War of the Satellites

Tagged: Film

Film (1958). Santa Cruz Productions Ltd/Allied Artists Pictures. Directed by Roger Corman, also executive producer. Written by Lawrence Louis Goldman from a story by Irving Block and Jack Rabin. Cast includes Susan Cabot, Richard Devon and Dick Miller. 66 minutes. Black and white.

Dr Pol Van Ponder (Devon) is the Scientist head of Project Sigma, a United Nations effort to send manned Spaceships into orbit. The latest mission is destroyed by striking a barrier in space, like a huge Force Field englobing the earth. Undaunted and apparently unconcerned with the loss of life so far, Van Ponder plans a final attempt in which he himself will be among the crew. Meanwhile, two teenagers at a local Lover's Lane witness the crash-landing of a small missile-like craft which contains a message from Aliens: that humanity will not be allowed to proceed with space travel owing to its warlike ways, and is in effect under quarantine. The aliens demonstrate their abilities by triggering earthquakes and floods, courtesy of stock footage. Next, while Rockets for the final mission are under construction, they cause Van Ponder to wreck his automobile and replace him with a Doppelganger to sabotage the project from within. His friend Dave Boyer (Miller) realizes "Van Ponder" is now an alien duplicate, but cannot prove this. Three rockets are launched, and dock to form a spherical spacecraft which then proceeds towards the barrier while the alien, who can somehow replicate himself, kills off members of the crew. Boyer finally shoots the original impostor dead, which causes his double to die as well. Using a radiation discharge, the vessel shatters the force field, opening up the space frontier to humanity.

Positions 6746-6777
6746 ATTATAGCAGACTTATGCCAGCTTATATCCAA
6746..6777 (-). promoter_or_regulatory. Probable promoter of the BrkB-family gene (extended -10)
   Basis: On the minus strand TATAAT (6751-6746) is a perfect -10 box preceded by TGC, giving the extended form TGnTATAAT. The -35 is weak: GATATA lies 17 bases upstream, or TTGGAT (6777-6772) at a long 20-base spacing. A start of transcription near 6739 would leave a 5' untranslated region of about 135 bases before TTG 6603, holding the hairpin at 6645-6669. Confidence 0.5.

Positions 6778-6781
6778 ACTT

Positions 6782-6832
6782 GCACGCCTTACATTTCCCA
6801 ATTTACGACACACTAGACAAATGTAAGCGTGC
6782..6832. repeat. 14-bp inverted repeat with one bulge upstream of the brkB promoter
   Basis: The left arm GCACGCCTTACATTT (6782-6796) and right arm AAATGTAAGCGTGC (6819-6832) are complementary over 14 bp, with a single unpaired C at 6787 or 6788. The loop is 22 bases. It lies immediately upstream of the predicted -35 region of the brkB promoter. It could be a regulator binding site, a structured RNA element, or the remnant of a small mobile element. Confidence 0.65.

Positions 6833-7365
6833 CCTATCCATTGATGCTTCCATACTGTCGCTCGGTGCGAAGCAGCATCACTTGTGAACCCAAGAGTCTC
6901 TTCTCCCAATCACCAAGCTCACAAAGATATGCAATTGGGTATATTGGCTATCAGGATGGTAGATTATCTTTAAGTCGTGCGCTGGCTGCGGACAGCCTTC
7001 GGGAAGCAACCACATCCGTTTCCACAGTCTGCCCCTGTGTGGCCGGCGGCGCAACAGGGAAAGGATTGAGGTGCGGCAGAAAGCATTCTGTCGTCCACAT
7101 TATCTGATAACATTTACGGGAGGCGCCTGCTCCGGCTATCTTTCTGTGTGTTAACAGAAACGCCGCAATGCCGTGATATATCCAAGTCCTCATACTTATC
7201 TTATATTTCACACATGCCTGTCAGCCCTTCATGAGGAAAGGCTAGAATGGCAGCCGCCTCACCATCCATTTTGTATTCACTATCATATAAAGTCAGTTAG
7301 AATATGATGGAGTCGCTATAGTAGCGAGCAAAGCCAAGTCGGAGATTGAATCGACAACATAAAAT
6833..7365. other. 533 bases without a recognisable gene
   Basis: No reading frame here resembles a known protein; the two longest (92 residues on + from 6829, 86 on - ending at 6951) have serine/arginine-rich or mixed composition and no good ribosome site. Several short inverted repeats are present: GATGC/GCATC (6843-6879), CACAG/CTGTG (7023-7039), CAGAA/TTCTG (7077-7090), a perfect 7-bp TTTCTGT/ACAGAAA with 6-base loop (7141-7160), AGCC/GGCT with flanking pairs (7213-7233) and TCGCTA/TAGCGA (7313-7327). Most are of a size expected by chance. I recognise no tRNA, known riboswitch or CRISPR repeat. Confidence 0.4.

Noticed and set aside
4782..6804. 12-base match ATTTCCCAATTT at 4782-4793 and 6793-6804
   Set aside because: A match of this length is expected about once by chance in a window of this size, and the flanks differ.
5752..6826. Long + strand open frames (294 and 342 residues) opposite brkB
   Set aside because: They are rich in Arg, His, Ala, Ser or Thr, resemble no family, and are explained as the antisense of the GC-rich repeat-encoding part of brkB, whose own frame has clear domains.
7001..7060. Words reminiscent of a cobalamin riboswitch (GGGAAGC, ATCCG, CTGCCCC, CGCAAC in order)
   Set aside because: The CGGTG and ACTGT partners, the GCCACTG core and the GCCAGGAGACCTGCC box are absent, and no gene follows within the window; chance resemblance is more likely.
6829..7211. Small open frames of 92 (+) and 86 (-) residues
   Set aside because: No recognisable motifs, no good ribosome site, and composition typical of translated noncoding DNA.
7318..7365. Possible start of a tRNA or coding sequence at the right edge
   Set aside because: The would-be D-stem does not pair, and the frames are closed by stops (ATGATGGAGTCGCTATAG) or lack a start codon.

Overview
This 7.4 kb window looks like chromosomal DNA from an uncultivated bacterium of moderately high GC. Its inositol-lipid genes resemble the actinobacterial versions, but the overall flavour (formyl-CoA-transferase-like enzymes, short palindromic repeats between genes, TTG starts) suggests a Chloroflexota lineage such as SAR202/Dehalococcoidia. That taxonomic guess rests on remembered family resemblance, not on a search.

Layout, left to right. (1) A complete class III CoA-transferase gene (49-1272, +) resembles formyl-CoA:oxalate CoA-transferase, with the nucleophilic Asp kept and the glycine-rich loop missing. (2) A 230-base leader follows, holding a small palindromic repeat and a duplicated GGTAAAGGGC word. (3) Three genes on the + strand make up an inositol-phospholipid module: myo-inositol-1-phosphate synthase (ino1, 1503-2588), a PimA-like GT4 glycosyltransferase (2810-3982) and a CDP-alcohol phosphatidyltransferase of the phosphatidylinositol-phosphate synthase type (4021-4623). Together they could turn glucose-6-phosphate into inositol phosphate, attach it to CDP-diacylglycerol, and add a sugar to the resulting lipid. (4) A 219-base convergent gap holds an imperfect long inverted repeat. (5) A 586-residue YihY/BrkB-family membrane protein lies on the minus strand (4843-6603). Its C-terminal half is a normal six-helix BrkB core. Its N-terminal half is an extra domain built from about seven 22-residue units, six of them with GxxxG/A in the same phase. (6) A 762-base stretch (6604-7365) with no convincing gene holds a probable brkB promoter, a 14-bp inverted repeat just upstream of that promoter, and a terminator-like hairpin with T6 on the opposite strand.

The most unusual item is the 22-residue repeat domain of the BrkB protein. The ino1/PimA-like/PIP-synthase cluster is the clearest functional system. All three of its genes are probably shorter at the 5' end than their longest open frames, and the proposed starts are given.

A fairly minor effort capitalizing on the Soviet Union's launch of Sputnik One in late 1957, War of the Satellites is of mild interest for the then-uncommon notion of spacecraft docking with each other to form a larger vehicle. Cabot features as the lone female scientist Sybil Carrington, but has little to do. The film was released as a double-bill with Attack of the 50 Foot Woman (1958) [GSt]

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